Goodbye to Betty Friedan
Over at The Christian Science Monitor I learned that it was futurist Alvin Toffler who said that Friedan's 1964 best-seller The Feminine Mystique "pulled the trigger on history" as her work sparked a new women's movement.
The Feminine Mystique was the first feminist book I ever read (after a steady diet of my Mom's back issues of Ms. Magazine). It frightens me a bit that after 40 years of the women's movement, I still find her work and perspective to be incredibly relevant? Here's a quote as posted on CNN.com "A woman has got to be able to say, and not feel guilty, `Who am I, and what do I want out of life?' She mustn't feel selfish and neurotic if she wants goals of her own, outside of husband and children," Friedan said.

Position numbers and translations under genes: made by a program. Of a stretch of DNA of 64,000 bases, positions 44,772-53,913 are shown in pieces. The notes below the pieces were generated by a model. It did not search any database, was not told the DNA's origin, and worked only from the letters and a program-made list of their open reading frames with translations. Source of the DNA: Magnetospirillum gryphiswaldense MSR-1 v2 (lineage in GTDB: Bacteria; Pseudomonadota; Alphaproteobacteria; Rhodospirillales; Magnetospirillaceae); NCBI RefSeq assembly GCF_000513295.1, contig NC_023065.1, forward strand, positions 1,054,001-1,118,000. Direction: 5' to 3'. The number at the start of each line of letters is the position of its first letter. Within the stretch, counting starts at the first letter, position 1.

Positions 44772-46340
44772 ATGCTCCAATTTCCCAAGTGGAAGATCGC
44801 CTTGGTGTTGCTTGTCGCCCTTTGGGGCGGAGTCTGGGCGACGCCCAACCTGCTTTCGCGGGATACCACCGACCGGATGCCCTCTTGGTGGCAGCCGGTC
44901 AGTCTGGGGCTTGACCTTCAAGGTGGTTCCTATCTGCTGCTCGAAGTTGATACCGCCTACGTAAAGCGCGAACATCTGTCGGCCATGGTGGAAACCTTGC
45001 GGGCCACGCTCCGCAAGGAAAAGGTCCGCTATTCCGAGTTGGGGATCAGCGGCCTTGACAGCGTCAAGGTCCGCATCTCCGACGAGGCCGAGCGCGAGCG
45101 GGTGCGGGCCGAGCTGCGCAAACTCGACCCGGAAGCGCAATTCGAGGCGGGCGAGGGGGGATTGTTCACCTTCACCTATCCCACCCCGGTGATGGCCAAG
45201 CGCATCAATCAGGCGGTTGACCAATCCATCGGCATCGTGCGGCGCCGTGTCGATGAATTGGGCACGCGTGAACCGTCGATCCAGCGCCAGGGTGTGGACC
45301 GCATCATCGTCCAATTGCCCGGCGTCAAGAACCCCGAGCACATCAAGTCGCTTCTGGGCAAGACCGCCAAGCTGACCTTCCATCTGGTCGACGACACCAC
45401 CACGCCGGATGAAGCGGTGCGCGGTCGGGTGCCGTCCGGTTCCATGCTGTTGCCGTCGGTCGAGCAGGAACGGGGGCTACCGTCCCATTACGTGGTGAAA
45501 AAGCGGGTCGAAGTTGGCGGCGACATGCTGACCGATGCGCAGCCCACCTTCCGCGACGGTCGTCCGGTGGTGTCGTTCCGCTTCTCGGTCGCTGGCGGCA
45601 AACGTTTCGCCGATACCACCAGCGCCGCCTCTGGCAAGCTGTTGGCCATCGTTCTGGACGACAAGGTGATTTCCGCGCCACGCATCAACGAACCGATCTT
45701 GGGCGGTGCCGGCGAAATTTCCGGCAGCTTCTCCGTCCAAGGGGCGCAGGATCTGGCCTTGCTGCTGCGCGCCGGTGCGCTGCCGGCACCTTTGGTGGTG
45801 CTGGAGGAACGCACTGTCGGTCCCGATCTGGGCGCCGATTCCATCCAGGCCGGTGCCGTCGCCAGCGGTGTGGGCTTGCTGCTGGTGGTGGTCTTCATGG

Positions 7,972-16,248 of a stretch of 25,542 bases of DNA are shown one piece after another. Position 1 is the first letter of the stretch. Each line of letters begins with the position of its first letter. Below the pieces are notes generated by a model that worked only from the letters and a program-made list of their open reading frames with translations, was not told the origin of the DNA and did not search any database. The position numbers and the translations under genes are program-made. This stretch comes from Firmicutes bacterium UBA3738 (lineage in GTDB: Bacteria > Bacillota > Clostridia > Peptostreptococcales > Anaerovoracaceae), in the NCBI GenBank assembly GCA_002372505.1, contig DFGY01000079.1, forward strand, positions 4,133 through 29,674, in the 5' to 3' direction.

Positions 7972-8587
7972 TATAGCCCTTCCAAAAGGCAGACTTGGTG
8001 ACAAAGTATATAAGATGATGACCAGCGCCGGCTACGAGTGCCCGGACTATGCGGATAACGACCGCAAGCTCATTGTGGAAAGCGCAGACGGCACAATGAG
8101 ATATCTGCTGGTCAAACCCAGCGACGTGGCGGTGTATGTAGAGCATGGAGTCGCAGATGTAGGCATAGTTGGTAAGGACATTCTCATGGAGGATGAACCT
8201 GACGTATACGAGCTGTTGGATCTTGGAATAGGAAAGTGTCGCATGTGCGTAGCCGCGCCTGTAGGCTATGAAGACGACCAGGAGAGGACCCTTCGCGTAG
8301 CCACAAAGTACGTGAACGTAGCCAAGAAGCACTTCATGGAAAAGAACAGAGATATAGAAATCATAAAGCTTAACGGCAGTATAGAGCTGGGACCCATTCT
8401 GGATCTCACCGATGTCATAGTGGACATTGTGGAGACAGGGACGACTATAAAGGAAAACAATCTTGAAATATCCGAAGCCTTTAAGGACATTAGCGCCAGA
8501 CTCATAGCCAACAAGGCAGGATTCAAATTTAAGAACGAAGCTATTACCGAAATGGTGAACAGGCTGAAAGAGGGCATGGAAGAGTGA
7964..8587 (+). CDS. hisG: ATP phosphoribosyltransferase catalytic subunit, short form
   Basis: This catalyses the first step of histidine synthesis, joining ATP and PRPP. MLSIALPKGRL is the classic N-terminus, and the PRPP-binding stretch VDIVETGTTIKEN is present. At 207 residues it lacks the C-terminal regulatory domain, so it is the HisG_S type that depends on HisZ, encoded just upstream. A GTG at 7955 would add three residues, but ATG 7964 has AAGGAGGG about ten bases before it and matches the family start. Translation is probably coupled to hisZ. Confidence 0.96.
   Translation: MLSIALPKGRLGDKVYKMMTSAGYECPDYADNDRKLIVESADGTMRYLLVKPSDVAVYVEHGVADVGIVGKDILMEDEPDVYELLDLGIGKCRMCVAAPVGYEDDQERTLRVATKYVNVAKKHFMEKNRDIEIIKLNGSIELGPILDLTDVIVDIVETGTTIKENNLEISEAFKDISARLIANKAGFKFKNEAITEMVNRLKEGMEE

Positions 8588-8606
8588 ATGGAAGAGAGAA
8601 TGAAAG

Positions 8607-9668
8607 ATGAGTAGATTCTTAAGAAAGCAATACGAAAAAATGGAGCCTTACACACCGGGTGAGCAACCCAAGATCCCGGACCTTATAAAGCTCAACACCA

Friedan is one of my heroes in part because she grew up in Peoria, IL and went to the same high school as my grandmother, about 4 years behind. From our family stories, I know what a stifling environment that was for housewives and it must have taken a great deal of courage to break the china mold of domesticity.